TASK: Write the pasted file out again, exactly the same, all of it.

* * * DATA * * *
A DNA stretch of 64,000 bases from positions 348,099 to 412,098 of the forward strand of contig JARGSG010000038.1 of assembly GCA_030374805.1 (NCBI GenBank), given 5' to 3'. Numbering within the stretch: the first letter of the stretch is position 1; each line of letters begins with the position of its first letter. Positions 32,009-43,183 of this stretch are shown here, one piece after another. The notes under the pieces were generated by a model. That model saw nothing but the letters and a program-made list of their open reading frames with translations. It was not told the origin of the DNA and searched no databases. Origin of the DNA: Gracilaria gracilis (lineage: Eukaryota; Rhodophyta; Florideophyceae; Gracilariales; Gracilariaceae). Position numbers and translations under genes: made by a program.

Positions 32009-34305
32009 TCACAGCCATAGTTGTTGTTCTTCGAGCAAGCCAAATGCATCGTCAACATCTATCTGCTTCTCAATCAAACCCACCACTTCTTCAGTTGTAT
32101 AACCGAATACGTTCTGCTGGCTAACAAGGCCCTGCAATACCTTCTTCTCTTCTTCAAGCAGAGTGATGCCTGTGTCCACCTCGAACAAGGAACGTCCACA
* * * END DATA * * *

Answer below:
A DNA stretch of 64,000 bases from positions 348,099 to 412,098 of the forward strand of contig JARGSG010000038.1 of assembly GCA_030374805.1 (NCBI GenBank), given 5' to 3'. Numbering within the stretch: the first letter of the stretch is position 1; each line of letters begins with the position of its first letter. Positions 32,009-43,183 of this stretch are shown here, one piece after another. The notes under the pieces were generated by a model. That model saw nothing but the letters and a program-made list of their open reading frames with translations. It was not told the origin of the DNA and searched no databases. Origin of the DNA: Gracilaria gracilis (lineage: Eukaryota; Rhodophyta; Florideophyceae; Gracilariales; Gracilariaceae). Position numbers and translations under genes: made by a program.

Positions 32009-34305
32009 TCACAGCCATAGTTGTTGTTCTTCGAGCAAGCCAAATGCATCGTCAACATCTATCTGCTTCTCAATCAAACCCACCACTTCTTCAGTTGTAT
32101 AACCGAATACGTTCTGCTGGCTAACAAGGCCCTGCAATACCTTCTTCTCTTCTTCAAGCAGAGTGATGCCTGTGTCCACCTCGAACAAGGAACGTCCACA